“Majerhat bridge should not be taken as a case in isolation. A portion of the flyover connecting Ultadanga to VIP Road in east Kolkata collapsed on March 3, 2013 because of design failure that was not detected even three after it was constructed and opened to traffic. Acting on the survey report, the state government repaired portions of the Chingrighata flyover in east Kolkata and Sukanta Setu in south Kolkata,” the engineer added.
In March 2013, a huge portion of the Ultadanga flyover collapsed at 4:30 am. There was hardly any traffic and only a truck fell into the canal below the flyover. The driver and two other passengers were rescued. Urban Development Minister Firhad Hakim said at that time that a crack was detected in the flyover one-and-a-half years ago and examined by experts from Jadavpur University. The problem detected was not related to maintenance but a technical one, he said.
Experts who conducted probe at the site of Vivekananda flyover in 2016 blamed design flaw and use of inferior material for the disaster. They dismissed the construction company’s initial argument that the incident was an “act of God.”
In April, 2016, structural and civil engineers with decades of experience in building bridges across the country, told HT that structural flaw of a T-shaped pillar - technically a cantilever pier -led to the collapse. A cantilever bridge rests on structures that project horizontally into space only on one end.
“The design of the pier head (the t-junction) was inadequate. The arms simply buckled under pressure of the steel and concrete,” Achyut Ghosh, a bridge expert and visiting professor at IIT Kharagpur, Jadavpur University and IIEST in Shibpur, told HT on April 2. 2016. “The bridge was yet to be inaugurated, and therefore, there were no pressure of vehicles that a functioning flyover carries. This proves that it was simply a design failure,” added Ghosh.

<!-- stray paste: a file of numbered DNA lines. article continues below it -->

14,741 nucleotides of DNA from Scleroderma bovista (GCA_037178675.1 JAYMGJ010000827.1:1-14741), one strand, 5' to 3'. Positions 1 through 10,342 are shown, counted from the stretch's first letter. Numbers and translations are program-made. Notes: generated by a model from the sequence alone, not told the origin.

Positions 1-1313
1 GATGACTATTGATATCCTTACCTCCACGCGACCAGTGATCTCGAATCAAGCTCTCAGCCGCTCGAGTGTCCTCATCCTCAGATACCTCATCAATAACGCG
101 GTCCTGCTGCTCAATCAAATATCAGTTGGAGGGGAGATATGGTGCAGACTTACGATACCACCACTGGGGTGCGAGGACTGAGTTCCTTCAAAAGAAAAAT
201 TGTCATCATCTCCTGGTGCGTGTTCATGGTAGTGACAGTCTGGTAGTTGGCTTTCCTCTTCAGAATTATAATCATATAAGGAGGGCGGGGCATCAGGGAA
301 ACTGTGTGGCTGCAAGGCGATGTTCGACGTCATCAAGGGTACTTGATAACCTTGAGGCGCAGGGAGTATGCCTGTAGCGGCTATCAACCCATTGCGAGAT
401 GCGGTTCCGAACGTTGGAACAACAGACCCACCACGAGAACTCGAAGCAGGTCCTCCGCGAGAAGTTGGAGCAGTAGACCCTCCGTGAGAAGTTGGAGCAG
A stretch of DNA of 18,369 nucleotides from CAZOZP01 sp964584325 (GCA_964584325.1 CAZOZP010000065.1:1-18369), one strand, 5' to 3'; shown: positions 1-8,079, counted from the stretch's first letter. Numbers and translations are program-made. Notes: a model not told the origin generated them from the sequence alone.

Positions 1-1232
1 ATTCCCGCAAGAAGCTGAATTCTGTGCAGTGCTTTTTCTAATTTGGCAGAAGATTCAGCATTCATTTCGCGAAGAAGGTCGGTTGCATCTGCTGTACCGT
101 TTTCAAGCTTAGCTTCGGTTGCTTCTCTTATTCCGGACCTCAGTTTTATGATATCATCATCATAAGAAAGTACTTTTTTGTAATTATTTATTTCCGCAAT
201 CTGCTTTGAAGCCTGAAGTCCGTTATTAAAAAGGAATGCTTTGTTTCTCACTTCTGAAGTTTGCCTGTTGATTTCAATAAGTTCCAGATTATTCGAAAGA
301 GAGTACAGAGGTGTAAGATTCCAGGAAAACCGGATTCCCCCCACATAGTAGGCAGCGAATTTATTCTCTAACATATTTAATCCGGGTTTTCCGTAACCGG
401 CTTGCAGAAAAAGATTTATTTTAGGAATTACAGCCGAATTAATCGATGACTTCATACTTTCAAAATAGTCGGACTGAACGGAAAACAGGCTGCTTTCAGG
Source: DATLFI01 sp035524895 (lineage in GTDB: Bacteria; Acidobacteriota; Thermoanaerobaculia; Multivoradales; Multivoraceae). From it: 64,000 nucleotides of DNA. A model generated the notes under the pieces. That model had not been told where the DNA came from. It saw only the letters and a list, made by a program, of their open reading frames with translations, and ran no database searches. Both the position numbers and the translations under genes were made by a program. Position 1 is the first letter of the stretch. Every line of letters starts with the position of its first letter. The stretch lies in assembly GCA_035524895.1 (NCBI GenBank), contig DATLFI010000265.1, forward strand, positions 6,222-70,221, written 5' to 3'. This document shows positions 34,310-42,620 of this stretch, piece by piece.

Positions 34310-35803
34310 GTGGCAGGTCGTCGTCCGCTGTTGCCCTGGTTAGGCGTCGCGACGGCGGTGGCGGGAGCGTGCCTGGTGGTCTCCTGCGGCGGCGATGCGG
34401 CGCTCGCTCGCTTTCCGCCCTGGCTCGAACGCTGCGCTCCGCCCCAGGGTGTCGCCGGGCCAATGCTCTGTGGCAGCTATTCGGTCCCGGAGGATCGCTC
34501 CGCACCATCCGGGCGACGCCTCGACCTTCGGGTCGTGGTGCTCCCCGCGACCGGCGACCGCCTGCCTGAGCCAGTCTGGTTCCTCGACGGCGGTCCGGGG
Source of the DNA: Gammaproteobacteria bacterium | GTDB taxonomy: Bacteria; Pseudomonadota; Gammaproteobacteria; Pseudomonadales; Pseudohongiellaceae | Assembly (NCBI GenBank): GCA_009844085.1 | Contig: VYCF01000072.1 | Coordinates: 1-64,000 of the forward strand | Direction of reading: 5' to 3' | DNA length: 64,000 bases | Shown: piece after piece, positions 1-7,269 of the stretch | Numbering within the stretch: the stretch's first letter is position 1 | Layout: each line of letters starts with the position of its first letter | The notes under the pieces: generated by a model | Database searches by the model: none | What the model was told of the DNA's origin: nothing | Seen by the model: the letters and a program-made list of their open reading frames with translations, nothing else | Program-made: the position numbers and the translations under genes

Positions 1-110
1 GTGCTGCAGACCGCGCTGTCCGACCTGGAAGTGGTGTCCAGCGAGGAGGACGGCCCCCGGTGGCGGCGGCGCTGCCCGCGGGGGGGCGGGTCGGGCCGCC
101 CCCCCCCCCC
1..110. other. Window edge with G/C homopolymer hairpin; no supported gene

“This was preventable. It can’t be called an accident,” he added.
Experts also pointed out that cantilever piers are one of the most unstable structures and are usually avoided. If absolutely necessary they are meticulously designed and need perfect implementation with strict quality check of materials.
“It appears to be a technical failure. What was running on two pillars (at the start of the bridge) has converged on to one pillar. But this single pillar did not have adequate strength,” said professor Arun Chakravarti of IIEST, Shibpur.
Incidentally, lack of maintenance or inferior material are not the only factors that ails old bridges in Kolkata.
In December 2017, Kolkata Metropolitan Development Authority conducted emergency repairs on 50-year-old Dhakuria bridge in south Kolkata as rats had chewed into its foundation at both flanks. “The foundation faced risk a few years ago because rats chewed away soil from its base. Repairs had to be carried out. Gaps appeared on the road surface because certain portions caved in,” said a KMDA official on condition of anonymity. Like Majerhat bridge, Dhakuria bridge too runs over the tracks of Eastern Railway’s south suburban section.
First Published: Sep 05, 2018 07:42:31